planning ahead,I hope someone who knows Roosevelt well will chime in. Until then, from looking at their course catalogue, there seems to be an emphasis on everyone getting the same opportunities for rigorous classes. For example, all freshman take the same English and History classes. In the 10th grade, your student can choose to do more work in English and get credit for an honors class - but it is not a separate class. All students take AP Human Geography in the 10th grade. So - in these early years at least, there is no way to choose a class that works at your pace.I think this comes from being a neighborhood school. They aren't set up to serve APP students. I'm sure there are lots of wonderful things about Roosevelt, and many APP students have had a great time there. My kids would be unhappy in this situation. If yours joined APP because they were unhappy in a general ed program, I'd take that into account.Hope that helps.Lynn
Thank Lynn,If you have a child at Garfield, can you explain how it differs from your understanding of Roosevelt? Is there an actual APP track? (I have heard there really is no APP track in HS - just honors classes.) If APP students are completing requirements sooner, then are there more electives at Garfield? Are some of the electives geared specifically toward APP learners?Thanks!--planning ahead
Lynn, I think the same is true at Garfield--from what I can tell from the catalog, everyone takes the same English in 9th and 10th grades. There's an option to do extra work for an honors designation, but the classes themselves are inclusive. I'm curious to hear how that worked out for APP kids--whether they felt the class moved too slowly, whether they were challenged, etc.HIMSmom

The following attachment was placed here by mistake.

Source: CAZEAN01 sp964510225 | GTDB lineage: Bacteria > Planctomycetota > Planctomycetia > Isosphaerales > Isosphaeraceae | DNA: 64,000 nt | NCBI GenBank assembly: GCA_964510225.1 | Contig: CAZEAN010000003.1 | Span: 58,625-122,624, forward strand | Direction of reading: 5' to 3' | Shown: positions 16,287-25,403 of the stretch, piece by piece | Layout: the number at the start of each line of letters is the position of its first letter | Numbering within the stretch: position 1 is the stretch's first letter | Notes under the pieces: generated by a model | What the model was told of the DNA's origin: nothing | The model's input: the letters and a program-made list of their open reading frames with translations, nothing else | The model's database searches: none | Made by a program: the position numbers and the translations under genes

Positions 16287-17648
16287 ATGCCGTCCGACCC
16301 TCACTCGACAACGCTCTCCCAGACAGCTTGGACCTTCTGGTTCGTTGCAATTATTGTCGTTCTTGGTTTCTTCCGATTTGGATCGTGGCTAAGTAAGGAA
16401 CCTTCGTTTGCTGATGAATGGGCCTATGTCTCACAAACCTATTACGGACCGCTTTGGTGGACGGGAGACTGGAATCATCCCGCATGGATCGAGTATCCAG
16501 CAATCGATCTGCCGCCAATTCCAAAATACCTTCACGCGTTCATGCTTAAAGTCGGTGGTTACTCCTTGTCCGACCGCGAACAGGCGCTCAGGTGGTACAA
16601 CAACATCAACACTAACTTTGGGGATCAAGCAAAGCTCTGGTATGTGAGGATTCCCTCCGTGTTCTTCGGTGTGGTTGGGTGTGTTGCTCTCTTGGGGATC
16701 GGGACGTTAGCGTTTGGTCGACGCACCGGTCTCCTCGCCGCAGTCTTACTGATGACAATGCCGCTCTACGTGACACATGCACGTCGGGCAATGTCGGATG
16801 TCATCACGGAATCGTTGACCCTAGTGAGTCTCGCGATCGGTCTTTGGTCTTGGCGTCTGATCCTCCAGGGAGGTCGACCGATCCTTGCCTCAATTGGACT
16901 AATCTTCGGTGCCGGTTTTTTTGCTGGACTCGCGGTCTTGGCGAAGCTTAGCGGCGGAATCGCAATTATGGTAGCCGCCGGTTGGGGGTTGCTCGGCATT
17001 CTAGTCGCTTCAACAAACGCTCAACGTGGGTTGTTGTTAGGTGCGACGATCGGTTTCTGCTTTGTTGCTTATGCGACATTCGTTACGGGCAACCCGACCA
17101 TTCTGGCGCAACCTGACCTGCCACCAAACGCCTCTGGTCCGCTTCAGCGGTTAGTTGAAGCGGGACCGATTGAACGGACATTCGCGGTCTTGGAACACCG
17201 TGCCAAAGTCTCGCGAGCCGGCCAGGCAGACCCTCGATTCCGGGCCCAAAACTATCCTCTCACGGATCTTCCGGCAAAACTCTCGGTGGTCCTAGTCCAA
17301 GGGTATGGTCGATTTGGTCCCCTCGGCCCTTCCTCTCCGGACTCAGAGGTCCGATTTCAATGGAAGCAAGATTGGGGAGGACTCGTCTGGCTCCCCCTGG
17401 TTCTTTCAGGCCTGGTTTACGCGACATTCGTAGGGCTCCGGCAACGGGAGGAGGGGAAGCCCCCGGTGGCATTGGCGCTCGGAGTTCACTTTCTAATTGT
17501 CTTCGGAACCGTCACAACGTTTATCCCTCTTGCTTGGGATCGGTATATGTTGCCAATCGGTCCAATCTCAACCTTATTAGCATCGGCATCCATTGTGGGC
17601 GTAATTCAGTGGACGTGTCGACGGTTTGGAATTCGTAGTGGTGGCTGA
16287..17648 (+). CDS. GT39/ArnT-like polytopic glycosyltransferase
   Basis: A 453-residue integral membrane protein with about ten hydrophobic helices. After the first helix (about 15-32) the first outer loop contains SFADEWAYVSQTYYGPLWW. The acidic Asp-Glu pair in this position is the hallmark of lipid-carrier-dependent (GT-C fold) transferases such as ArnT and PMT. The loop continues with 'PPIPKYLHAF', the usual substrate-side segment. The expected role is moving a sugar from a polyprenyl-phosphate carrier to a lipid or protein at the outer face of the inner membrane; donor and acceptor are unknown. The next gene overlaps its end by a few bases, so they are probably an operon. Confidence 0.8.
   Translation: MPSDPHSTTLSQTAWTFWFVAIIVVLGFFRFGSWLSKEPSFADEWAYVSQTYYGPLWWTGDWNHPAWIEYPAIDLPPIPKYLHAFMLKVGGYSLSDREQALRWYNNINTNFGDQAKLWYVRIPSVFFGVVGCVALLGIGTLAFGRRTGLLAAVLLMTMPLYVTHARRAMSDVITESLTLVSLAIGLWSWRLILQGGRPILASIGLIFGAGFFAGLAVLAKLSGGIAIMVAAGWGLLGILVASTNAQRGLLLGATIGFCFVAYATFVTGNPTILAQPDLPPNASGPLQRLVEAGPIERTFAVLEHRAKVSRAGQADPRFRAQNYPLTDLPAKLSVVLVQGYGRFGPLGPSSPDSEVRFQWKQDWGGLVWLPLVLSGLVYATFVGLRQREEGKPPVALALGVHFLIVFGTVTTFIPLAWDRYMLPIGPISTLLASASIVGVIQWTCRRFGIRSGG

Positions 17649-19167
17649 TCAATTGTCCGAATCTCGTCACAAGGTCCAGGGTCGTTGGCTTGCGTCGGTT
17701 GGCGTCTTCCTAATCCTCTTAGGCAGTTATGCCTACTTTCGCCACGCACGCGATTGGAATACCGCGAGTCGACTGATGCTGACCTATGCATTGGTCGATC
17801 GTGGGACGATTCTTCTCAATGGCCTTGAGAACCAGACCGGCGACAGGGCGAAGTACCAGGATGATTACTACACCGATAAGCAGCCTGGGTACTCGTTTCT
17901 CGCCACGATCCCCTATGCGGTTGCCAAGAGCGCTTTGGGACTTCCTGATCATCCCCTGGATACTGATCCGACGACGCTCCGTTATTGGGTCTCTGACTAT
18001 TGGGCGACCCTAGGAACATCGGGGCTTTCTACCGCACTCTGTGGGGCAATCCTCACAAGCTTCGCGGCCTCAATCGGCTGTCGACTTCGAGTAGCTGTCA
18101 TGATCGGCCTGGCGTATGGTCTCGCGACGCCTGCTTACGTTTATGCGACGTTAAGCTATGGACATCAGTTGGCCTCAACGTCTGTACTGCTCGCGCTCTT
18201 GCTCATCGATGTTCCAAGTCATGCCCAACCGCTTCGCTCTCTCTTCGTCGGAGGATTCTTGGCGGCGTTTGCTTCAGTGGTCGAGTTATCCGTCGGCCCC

Hi HIMSmom and Lynn and planning,LA9 Honors was left out of the Garfield catalog last spring, but it exists and the counselors knew about the omission and got kids signed up.Honors and AP classes are opt-in, so you don't have to have come from APP to take them, which is nice for adding in some fresh faces to the mix. This is different from IBX at Ingraham which is more self-contained.APP 9th graders go right into AP World at GHS, because the breadth and rigor of the middle school APP social studies prepares them for it, but they are not given that option at RHS.Some high school classes require a prerequisite, so the famous GHS-UW Marine Bio class has freshmen who took biology at MS as well as sophomores who took bio in 9th. RHS has all 9th graders take the same physical science - the book the APP kids did in 7th grade. Math and music and foreign languages are all based on prior experience, of course, so although there is no APP track per se, there are enough kids who need the high level classes for the school to offer them. This is why the concentrated cohort is important (and tangentially, why South middle school APP should fight to avoid a split). This concentration and can also benefit kids who were not in APP by providing access to the higher class offerings if they opt in.Garfield has more AP math and science choices than Roosevelt, so you won't run out of classes in your senior year, which looks very good to colleges. This was a concern for parents of the founding class of IBX who are now juniors. They were supposed to get community internships when they ran out of IB coursework, and I'm hoping that commitment is coming through for them next year. Can someone from IHS update us?Roosevelt's music and foreign language are as strong as Garfield's, its drama is much stronger. It depends on what your kid wants.Roosevelt is a very good neighborhood school with some very strong students but it's not set up for AL.sidneyd